Developing effective mitigation strategies in a public policy context

Wellesley Institute’s project on Equitable Access to Home and Community Care identified and explored barriers and challenges to accessing publicly funded home and community care for older women and their family caregivers from diverse ethno-cultural communities in the GTA.

Based on our research findings, we developed policy recommendations to improve equitable access to care and supports.

This webinar will explore step three of the Health Equity Impact Assessment (HEIA). We will examine our process for developing effective public policy mitigation strategies to address inequalities in home and community care for ethnically and linguistically diverse seniors in the GTA. 

Date: Wednesday, February 28, 2018
Time: 12:00 - 12:30 PM

Register for this webinar and visit this website for more information about HEIA and the HEIA community of interest.

This webinar is suitable for new practitioners of HEIA with a basic understanding of the tool. If you are new to HEIA, this short video will give you a basic introduction. 

About Wellesley Institute 

Wellesley Institute works in research and policy to improve health and health equity in the GTA through action on the social determinants of health. 

About the presenters

Lauren Bates is the Director of Policy at the Wellesley Institute. A lawyer by training, her career has focused on public policy and law reform. Early in her career, she worked in legal and business publishing, including as Managing Editor of CCH Canadian’s Human Resources, Legal and Business Division. As a Senior Policy Analyst at the Ontario Human Rights Commission, she led projects on disability inclusion, transit accessibility, pregnancy and breastfeeding, family caregiving, and mandatory retirement among others. For this work, she received the Amethyst Award for public service. She joined the Law Commission of Ontario, Ontario’s independent law reform agency, at its inception and played an important role in its development. As its Senior Lawyer, she led projects related to the law and aging, disability and the law, alternative financial services, legal capacity and guardianship, and improving the last stages of life.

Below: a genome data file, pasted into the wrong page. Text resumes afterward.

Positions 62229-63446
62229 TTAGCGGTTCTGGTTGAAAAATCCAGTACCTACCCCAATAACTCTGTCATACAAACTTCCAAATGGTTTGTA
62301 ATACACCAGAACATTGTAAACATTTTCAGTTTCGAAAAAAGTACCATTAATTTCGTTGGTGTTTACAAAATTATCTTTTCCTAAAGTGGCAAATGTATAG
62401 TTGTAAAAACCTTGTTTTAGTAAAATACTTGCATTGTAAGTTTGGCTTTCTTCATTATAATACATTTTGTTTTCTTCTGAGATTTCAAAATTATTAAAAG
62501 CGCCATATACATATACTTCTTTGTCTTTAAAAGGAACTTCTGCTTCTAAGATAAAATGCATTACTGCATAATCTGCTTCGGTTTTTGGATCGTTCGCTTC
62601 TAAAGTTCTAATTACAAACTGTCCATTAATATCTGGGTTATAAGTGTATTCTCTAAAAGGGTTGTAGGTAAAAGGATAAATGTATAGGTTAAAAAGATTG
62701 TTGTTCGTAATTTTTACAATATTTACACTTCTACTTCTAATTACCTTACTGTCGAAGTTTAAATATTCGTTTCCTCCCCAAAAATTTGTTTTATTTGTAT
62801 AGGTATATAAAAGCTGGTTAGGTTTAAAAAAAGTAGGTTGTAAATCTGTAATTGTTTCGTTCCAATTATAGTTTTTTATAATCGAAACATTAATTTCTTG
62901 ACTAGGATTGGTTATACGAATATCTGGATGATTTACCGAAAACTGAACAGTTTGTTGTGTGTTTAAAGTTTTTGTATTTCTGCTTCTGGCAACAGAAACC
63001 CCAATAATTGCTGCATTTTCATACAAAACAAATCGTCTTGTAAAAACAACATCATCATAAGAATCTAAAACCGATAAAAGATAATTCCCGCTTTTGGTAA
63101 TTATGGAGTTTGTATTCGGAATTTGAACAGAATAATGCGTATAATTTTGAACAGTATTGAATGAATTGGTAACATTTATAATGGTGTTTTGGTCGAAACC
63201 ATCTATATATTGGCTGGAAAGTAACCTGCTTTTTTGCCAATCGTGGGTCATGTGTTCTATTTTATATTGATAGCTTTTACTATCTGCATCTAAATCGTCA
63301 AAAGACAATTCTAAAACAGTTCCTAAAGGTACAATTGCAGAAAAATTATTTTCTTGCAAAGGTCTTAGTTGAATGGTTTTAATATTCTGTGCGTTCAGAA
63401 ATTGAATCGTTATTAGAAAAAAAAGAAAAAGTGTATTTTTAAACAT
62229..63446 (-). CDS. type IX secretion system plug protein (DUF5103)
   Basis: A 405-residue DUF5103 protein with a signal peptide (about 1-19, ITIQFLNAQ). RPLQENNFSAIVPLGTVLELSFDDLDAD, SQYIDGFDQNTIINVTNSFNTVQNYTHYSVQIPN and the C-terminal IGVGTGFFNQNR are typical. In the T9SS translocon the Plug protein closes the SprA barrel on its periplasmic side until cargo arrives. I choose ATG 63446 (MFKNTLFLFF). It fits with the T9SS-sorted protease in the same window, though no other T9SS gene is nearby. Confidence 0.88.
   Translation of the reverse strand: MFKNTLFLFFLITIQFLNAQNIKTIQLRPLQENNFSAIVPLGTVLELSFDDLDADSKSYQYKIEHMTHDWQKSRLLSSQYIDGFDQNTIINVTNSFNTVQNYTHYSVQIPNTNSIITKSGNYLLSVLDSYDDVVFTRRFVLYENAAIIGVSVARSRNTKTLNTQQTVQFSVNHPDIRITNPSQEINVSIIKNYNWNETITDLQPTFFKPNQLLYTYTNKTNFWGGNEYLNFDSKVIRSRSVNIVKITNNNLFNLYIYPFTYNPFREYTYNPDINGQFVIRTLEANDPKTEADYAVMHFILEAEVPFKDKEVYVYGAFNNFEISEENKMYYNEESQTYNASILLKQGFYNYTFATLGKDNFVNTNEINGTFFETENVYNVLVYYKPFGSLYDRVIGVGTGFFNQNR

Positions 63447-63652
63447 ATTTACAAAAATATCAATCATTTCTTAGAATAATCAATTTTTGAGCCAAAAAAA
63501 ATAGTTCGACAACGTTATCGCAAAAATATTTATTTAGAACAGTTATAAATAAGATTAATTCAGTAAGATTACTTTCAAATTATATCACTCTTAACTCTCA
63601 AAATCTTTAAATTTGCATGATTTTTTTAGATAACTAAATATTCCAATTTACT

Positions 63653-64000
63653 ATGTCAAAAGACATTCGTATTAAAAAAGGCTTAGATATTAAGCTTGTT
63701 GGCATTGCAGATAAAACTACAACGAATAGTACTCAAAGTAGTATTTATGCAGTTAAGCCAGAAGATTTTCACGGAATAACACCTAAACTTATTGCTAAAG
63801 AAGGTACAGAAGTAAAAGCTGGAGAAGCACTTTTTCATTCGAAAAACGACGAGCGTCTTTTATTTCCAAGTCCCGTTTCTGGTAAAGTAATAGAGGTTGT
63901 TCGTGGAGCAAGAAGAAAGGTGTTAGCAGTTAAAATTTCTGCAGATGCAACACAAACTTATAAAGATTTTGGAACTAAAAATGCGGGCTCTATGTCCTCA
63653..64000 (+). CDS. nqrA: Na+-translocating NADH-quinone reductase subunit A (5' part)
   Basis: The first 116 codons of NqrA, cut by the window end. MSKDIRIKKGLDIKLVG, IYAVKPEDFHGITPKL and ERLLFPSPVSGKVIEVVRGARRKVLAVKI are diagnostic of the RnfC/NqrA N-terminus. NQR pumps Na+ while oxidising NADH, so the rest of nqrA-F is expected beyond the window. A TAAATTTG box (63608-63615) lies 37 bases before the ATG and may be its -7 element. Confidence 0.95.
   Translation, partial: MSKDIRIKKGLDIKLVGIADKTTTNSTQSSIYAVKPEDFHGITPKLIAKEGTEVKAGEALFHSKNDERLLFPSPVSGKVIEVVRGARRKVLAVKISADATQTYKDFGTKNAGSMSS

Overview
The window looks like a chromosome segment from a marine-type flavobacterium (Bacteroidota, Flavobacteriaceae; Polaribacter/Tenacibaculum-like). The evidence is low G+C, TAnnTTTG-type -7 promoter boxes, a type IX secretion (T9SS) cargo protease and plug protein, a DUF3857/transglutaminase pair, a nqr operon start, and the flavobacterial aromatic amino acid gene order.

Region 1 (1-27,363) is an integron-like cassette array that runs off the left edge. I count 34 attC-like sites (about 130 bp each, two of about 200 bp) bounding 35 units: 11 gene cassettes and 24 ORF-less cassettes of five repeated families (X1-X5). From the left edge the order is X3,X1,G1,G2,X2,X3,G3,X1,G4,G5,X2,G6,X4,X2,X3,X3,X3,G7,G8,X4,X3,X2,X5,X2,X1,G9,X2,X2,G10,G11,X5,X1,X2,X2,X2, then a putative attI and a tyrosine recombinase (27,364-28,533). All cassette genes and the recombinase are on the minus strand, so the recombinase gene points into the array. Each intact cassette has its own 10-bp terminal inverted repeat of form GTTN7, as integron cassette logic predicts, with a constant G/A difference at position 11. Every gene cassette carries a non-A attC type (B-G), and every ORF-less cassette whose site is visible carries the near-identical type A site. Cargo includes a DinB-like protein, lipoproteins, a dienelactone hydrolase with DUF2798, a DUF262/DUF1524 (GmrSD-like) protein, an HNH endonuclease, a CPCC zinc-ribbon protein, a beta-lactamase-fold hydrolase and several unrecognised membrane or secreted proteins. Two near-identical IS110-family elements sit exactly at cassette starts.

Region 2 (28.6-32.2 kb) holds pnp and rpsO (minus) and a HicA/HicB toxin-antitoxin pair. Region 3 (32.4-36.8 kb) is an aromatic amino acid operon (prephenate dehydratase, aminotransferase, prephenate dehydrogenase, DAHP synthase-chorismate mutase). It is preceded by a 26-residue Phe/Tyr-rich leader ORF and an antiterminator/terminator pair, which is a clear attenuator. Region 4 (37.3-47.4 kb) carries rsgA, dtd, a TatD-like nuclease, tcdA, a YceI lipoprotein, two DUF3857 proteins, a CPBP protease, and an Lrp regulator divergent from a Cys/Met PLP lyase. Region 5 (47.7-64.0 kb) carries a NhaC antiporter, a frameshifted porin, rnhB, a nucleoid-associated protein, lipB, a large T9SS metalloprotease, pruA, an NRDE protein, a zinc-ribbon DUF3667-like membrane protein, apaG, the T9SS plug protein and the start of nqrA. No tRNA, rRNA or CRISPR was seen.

Nazeefah Laher is the Bob Gardner Equity Junior Fellow at the Wellesley Institute. She holds a Masters of Public Health from the University of Toronto’s Dalla Lana School of Health where she specialized in health promotion and global health. Nazeefah’s academic and research focus has been on health inequities and the social determinants of health, with an emphasis on paediatric health, racial inequities, and public policy. She has held positions at the Centre for Urban Health Solutions (formally the Centre for Research on Inner City Health), the Model School’s Clinic at St. Michael’s Hospital, and the PERCC (Policy and Economics Research in Childhood Cancer) at Sick Kids Hospital. As a Wellesley Junior Fellow, Nazeefah has been working towards advancing population health and reducing health inequities for seniors in Ontario through her body of work on equitable access to care for diverse seniors. She has also been involved in a project around language interpretation and was involved in a submission on end of life care.

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